• Blake Kirk

    A couple of points: I’m 60+ years old, with bilateral osteoarthritis of the feet, ankles, and knees. I fence because my undercarriage can’t support the additional weight of armor for SCA heavy fighting.

    That having been said, I also try to exercise daily, either with a resistance exercise to build strength, or an aerobic exercise for endurance. I rather like the rowing machine because it’s a whole-body exercise and does wonders for your grip and wrist strength. Am a bit out of shape at the moment because I had to take 7 months off to do chemo for leukemia, and I’m still a bit behind because I picked up a couple of nasty secondary issues due to a compromised immune system. But I and my doctors are now dealing with those, and I’m going to get better.

  • Terasu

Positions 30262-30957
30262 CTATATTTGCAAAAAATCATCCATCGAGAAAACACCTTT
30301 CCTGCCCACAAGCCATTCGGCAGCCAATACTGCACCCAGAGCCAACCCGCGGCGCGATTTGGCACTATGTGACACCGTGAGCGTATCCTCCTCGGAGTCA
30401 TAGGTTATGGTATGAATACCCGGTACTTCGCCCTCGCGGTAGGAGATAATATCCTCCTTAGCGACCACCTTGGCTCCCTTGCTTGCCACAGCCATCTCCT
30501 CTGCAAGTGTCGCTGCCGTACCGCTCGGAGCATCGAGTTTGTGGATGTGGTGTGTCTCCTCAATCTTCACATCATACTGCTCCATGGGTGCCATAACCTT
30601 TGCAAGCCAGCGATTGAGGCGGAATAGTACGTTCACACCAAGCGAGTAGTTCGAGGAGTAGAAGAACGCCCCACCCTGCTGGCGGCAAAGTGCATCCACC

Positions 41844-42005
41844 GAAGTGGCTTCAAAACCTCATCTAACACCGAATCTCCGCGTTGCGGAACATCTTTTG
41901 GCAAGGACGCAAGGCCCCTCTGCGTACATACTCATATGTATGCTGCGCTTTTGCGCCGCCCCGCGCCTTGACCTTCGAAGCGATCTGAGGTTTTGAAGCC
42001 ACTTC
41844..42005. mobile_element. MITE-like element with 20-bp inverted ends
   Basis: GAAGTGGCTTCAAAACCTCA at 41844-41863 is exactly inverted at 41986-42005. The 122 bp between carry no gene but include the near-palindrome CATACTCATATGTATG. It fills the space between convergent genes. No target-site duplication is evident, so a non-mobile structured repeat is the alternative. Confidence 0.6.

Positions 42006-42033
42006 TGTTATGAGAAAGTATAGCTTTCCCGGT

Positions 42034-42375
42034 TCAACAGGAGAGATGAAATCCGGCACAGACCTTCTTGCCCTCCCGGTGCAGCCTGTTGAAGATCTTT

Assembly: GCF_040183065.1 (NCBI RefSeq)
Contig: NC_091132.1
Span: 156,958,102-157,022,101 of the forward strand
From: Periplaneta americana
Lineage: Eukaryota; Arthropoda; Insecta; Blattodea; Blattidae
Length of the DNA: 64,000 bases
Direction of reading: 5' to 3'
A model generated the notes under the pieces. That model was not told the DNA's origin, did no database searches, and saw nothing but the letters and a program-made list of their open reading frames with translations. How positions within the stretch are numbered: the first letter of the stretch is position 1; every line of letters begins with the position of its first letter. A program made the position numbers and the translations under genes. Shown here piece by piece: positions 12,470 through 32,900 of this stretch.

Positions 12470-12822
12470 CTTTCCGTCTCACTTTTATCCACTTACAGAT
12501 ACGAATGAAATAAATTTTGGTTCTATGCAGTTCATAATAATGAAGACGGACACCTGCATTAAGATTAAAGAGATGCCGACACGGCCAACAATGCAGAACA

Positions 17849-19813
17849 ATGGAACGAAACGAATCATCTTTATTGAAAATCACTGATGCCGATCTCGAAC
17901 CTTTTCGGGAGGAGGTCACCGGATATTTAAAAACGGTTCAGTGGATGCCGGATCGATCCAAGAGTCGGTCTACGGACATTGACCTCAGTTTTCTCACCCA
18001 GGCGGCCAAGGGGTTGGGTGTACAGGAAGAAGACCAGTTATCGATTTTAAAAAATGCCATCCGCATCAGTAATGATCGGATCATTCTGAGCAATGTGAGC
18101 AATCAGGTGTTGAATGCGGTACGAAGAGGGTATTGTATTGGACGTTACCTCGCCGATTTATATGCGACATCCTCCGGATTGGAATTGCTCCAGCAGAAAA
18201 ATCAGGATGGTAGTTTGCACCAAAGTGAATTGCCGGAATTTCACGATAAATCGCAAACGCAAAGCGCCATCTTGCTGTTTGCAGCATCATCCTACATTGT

One thing I have considered is our lack of formality when we train people in the SCA. I come form a formal Dojo with a Sensei. Relationships are much different. There is more responsibility and authority placed on the Sensei because of the culture. You are also paying for their expertise and teaching time, this is how they make a living. When it comes to the SCA, we are volunteers often being taught by self taught or informally taught students. Expertise is much more rare and that information is not handed out as often. It is not a formal relationship so both “teacher”, in our case it is often Provost or Free Scholar, and student can walk away at any time with no more obligations or responsibility. I feel the American culture highly promotes Freedom and independence. It is noticeable through the SCA as people want to become better but dislike having authorities above them. They want an equal voice and this does not mesh well in the teacher/student relationship. There has to be a level of blind obedience and trust in the teacher and if the teacher has not earned this level of respect, through lack of accomplishments, skill, or behavior, it will not be given.